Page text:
Polarisation state converters embodying the present invention make use of the phenomenon that, when a TE0 mode is obliquely incident upon a surface providing total internal reflection, some of the incident power is converted by the reflection into TM1 power, or of the similar phenomenon that, when a TM0 mode is incident upon that surface, total internal reflection converts some of its power into TE1 power. The way that this conversion arises can be inferred, in the case of TE0 to TM1 conversion, on a phenomenological basis with reference to FIG. 1. This figure depicts a slab waveguide 10 having a reflecting facet 11 the normal to which lies in the plane of the slab waveguide. Incident upon this reflecting facet at an angle of incidence φ, greater than the critical angle, is a ray 12 of TE0 mode light. Since this ray is a TE0 mode ray, its magnetic field component H lies in the plane that contains the ray direction and the slab waveguide normal, its magnetic field component being represented by the loop 14. This magnetic field loop 14 has components lying in the reflecting plane that are given by loop 15. These, in their turn are projected on to the reflected ray 16 as components given by the loop 17. The loop 17 is indicative of a TM1 mode rather than TM0, by virtue of the fact that the transverse magnetic field component at the upper surface of the slab waveguide is oppositely directed to that at its lower surface.
A single reflection will convert only a limited proportion of any incident zero order mode power of one polarisation into first order mode power of the other polarisation, or of incident first order mode power into zero order mode power (i.e. TE0 to TM1, TM0 to TE1, TE1 to TM0, or TM1 to TE0). If a proportion greater than this is required, recourse can be made to more than one reflection. Consider for instance the partial conversion of TE0 power into TM1 power by a single reflection. If this reflection is followed by passage through a mode converter that converts TM1 mode power into TM0 mode power, while remaining substantially transparent to TE0 mode power, then the combination may be considered as effecting a rotation of the polarisation plane through an angle θ, where cos θ is equal to the ratio of the reflected and incident TE0 mode intensities at the reflector. If now a second reflector, similar to the first, is located between the first reflector and the TM1 to TM0 converter, then this second reflector can be considered as providing a second rotation to be added to the first. The magnitude of this second rotation lies in the range -θ and +θ, its particular magnitude depending upon the relative phase existing between the TE0 and TM1 components in the ray reflected by the first reflector at the point where these components are reflected in the second reflector. Generalizing from this it is seen that the maximum possible rotation when using n reflectors is nθ. In particular, if a 22.5° rotation can be achieved with a single reflector, then total conversion of TE0 to TM0 can be achieved using a concatenation of four reflectors whereas, if only 15° rotation is achievable, a concatenation of six reflectors would be required.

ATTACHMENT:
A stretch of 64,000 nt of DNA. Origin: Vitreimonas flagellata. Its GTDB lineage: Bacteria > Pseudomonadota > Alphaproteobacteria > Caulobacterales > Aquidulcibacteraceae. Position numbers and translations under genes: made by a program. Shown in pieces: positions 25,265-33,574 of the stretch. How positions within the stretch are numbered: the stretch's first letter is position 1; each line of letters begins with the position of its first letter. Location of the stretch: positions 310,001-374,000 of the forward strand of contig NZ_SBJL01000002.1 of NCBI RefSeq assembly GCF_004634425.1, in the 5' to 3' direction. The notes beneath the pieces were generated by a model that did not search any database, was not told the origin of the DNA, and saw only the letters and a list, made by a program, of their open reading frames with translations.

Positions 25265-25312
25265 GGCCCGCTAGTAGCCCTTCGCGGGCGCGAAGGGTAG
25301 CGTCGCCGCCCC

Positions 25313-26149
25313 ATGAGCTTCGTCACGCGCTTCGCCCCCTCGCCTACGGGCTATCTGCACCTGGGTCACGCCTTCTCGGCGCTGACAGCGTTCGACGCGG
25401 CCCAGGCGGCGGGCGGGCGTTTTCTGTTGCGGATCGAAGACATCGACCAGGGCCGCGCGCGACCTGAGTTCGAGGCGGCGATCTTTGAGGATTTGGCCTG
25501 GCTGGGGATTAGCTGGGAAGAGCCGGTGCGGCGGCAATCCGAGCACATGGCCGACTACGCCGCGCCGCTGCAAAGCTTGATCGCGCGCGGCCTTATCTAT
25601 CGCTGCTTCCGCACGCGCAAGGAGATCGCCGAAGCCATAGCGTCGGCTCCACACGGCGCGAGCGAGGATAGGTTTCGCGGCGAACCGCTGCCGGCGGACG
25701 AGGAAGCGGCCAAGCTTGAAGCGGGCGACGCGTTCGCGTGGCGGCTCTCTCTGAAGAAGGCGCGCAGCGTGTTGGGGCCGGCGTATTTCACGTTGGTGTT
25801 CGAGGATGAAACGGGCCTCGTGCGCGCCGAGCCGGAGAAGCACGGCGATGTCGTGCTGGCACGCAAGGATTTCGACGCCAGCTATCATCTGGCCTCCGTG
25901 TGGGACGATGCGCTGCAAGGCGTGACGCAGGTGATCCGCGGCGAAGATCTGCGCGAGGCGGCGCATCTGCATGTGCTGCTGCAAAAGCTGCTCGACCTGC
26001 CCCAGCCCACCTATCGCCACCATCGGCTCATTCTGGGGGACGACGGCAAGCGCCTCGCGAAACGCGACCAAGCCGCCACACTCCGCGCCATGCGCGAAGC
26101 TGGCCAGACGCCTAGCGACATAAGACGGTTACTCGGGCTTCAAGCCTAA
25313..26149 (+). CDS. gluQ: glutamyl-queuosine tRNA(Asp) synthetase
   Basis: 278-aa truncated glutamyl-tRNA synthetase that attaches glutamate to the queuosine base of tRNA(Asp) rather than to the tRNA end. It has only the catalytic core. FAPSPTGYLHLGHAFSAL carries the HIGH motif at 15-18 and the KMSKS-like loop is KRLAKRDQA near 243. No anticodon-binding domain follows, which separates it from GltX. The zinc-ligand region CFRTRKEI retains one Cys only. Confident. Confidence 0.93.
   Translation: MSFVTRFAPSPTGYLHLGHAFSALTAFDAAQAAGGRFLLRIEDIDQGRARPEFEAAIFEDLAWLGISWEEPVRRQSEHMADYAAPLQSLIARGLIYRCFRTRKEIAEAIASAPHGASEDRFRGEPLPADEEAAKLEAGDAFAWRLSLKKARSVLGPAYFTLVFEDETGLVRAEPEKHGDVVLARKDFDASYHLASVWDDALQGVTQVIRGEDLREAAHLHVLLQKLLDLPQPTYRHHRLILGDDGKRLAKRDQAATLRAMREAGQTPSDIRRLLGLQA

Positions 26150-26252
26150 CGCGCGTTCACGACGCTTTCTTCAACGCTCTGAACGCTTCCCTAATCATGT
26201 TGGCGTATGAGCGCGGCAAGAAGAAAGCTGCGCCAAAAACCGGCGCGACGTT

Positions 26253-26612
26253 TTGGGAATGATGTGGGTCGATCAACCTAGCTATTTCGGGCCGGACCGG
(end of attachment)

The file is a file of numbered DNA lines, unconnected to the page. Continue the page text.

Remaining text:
The preceding two paragraphs have outlined the process employed for converting TE0 mode power partially or completely into TM0 mode power. This conversion is effected in two stages. The first stage involves the conversion of TE0 mode power partially or completely into TM1 mode power, while the second step involves converting the TM1 mode power into TM0 using a device that is substantially transparent to TE0 mode power. These paragraphs also explain that the particular process employed in the first stage will also convert TM0 mode power into TE1 mode power. Two approaches are possible to the avoidance of this problem. One is to ensure that the power incident upon the polarisation state converter is incident specifically and solely as TE0 mode power. This would for instance be relatively readily achievable if the power is received from a laser diode formed integrally with the polarisation state converter. The other approach is to employ a second TM1 to TM0 mode converter optically upstream of the concatenation, this being oriented to convert any TM0 mode power into TM1 mode power before it reaches the concatenation.